East rivals aren't locks for ALCS

September 15, 1997|By Ken Rosenthal

The Orioles lost four of their last five games against the Yankees, but what did it matter? This great rivalry that lost meaning in September might not even resume in October.

Logically, the teams with the best records in the American League still figure to meet in the ALCS. But there's no guarantee the Orioles would beat Seattle in a Division Series, and even less of a guarantee the Yankees would defeat Cleveland.

Indeed, with the status of David Cone so uncertain, Orioles-Indians might be more of an ALCS preview than Orioles-Yankees -- assuming, of course, that the Orioles resolve their rapidly mounting bullpen problems.

It's not likely to happen in back-to-back split doubleheaders against Cleveland the next two days, not when Esteban Yan, Rick Krivda, Nerio Rodriguez and Jimmy Key are the scheduled starters.

Thus, manager Davey Johnson made a questionable move last night, removing Scott Kamieniecki after five innings. Kamieniecki had thrown only 77 pitches. At the time, the Orioles trailed, 3-1.

Johnson said he was trying to protect Kamieniecki, who left his previous start with forearm stiffness. But Kamieniecki was visibly upset in the dugout after being informed of the decision. He said afterward that he felt "fine, no problem." And besides, how much is he going to pitch in the postseason, anyway?

"With the problem he had in Cleveland -- that's a sign of him having a tired arm -- I didn't want to push him," Johnson said. "Kammy is too valuable to me to let him go out there and throw 100 pitches."

Kamieniecki conceded, "Sometimes you lose a battle, but win a war. Maybe that's the case here." The problem is that Johnson couldn't win one battle without losing another. He wound up using five relievers, and the Orioles got hammered, 8-2.

All season, the bullpen has been the strength of this team, but suddenly it's in danger of becoming a weakness. In the past 13 games, the relievers are 0-5 with an 8.58 ERA.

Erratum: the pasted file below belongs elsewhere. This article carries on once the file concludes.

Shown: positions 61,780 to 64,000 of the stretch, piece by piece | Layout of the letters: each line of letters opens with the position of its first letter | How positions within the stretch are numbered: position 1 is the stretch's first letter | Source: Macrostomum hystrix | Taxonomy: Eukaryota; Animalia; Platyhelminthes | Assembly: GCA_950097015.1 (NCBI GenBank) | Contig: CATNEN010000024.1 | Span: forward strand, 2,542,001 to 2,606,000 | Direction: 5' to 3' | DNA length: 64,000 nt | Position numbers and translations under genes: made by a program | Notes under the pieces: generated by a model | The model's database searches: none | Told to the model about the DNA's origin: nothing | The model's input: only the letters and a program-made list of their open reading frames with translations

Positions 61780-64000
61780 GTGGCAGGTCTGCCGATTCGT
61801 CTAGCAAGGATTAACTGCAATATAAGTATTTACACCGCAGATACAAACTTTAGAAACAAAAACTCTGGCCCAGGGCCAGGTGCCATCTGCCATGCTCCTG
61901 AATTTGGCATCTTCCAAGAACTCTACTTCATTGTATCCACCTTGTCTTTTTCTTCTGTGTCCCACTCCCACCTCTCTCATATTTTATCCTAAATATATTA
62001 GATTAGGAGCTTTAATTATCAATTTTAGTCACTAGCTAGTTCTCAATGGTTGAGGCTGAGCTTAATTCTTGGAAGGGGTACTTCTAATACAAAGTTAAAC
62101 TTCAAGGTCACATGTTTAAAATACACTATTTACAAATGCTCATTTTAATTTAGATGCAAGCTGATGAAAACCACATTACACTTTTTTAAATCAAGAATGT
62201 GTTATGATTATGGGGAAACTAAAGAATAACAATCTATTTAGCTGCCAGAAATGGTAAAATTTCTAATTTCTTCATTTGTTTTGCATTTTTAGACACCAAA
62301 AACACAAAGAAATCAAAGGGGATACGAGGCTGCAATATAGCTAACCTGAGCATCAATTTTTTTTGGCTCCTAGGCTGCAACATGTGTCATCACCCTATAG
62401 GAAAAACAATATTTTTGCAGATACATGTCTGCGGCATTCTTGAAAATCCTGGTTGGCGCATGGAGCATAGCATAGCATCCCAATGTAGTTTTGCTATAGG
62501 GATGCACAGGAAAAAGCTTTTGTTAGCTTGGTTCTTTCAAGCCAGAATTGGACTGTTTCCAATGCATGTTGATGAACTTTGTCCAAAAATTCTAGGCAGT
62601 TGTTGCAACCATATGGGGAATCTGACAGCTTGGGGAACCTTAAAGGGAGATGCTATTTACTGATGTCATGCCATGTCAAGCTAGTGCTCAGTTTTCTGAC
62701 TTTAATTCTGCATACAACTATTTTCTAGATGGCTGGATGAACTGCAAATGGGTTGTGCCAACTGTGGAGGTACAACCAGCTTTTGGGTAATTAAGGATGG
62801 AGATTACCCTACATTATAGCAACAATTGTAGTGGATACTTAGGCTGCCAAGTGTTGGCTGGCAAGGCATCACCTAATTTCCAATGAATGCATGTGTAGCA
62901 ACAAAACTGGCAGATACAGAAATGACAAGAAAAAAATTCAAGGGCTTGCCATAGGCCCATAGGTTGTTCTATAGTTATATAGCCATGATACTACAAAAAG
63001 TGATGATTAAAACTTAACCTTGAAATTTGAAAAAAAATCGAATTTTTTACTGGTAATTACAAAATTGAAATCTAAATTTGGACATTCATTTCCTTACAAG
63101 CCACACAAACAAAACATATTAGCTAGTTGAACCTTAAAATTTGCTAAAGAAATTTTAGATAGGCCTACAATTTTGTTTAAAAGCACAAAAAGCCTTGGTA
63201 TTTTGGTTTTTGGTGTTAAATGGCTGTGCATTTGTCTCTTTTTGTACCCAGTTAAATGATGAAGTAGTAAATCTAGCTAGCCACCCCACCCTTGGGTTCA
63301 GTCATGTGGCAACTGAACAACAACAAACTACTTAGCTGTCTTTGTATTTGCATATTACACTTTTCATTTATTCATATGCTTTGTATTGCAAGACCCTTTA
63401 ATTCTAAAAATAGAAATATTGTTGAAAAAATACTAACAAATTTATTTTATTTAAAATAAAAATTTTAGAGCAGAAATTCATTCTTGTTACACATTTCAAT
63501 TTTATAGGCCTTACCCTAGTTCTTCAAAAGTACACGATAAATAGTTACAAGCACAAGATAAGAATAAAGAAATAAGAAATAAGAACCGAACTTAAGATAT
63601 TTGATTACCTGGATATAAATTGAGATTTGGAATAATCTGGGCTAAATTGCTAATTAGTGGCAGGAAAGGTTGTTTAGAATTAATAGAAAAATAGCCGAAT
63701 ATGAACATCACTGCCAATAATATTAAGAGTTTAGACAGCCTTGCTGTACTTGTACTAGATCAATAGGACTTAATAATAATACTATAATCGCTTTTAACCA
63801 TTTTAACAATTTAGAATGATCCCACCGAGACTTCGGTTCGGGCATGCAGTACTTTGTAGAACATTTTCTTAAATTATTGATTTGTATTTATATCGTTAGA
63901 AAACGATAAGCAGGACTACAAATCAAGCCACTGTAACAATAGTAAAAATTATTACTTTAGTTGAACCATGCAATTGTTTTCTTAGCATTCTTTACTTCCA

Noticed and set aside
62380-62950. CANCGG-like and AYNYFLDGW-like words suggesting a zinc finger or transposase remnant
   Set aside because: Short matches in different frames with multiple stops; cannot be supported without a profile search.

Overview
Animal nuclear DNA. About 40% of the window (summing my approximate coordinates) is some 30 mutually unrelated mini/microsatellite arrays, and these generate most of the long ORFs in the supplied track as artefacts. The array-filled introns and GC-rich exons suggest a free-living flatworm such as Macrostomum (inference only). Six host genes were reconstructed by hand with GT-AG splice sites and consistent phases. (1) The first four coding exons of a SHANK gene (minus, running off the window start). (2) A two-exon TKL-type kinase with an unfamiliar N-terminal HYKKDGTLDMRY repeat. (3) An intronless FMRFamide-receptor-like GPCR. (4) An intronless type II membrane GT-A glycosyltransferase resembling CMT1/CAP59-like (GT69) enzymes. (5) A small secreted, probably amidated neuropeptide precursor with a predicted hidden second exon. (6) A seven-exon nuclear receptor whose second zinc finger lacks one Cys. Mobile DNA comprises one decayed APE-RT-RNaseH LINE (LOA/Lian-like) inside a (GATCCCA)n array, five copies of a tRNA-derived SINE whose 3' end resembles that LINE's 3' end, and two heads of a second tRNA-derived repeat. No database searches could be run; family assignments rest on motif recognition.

"Nobody's really overworked," Johnson said. "I don't think anyone is really tired or laboring. If we get a good-pitched game, that makes it easy. But if we don't, I haven't been abusing Orosco, Rhodes or Benitez, or Mills or Mathews."

Perhaps, but the Yankees scored 36 runs in their four games at Camden Yards, despite getting only one in Saturday's game. The Orioles need not worry with a 6 1/2 -game lead. Frankly, the Yankees aren't in a comfortable position, either

Indeed, it's difficult to imagine the Yankees beating the Indians if Cone remains sidelined with a sore right shoulder. And even if the 34-year-old right-hander returns, who's to say he'll pitch effectively?

A source close to Cone told the New York Daily News that the pitcher was "scared to death" of his immediate future. Informed of that remark yesterday, Cone said, "I wouldn't say that, but certainly I'm concerned."

The earliest he could return is a week from today. He is scheduled to pitch a simulated game Wednesday. After that, the Yankees again will re-evaluate him.

"I'm really confident that after the next test Wednesday I'll start a game, one way or another," Cone said. "I might not get anybody out, but I'll start a game."

How's that for confidence?

Without Cone, Andy Pettitte would pitch Game 1 and perhaps come back on three days' rest for Game 3. Or, he could start 1 and 4, with David Wells going in 2 and 5 and Dwight Gooden pitching the middle game.

Wells isn't exactly appealing behind Pettitte, not when he has lost five consecutive starts. And as well as Gooden pitched last night, manager Joe Torre would prefer that his Game 3 starter had better than a 5.04 ERA.

The Yankees need Cone.

"He brings a lot to the table," the Orioles' Johnson said. "Pitching big games is something he's done a lot. I think they've got some options that are decent, but nothing like if you've got Cone."

For his part, Cone senses the urgency, describing his plight as "a race against the clock." The Yankees have the same 84-63 record they had at this point last season.

But they don't have Cone.

"We all have an understanding that we have a chance to defend our championship," Cone said. "We also understand that we could easily go down to a team as good as us or better, including Baltimore.

"Anything can happen in the playoffs. We can get back to the World Series, or we can be beat. It may be one game that makes or breaks our season, as far as the postseason goes."

Cone wants to pitch that game. Cone wants to pitch every game. But after years of high pitch counts and 200-inning seasons, he might finally be wearing down.

The Orioles always considered the Yankees their biggest obstacle, both in the regular season and postseason.

They added Jimmy Key, diversified their offense and strengthened their bullpen, all with the idea of overtaking their biggest rivals.

They'll accomplish half their task when they win the division.

Beyond that, who knows?

Pub Date: 9/15/97

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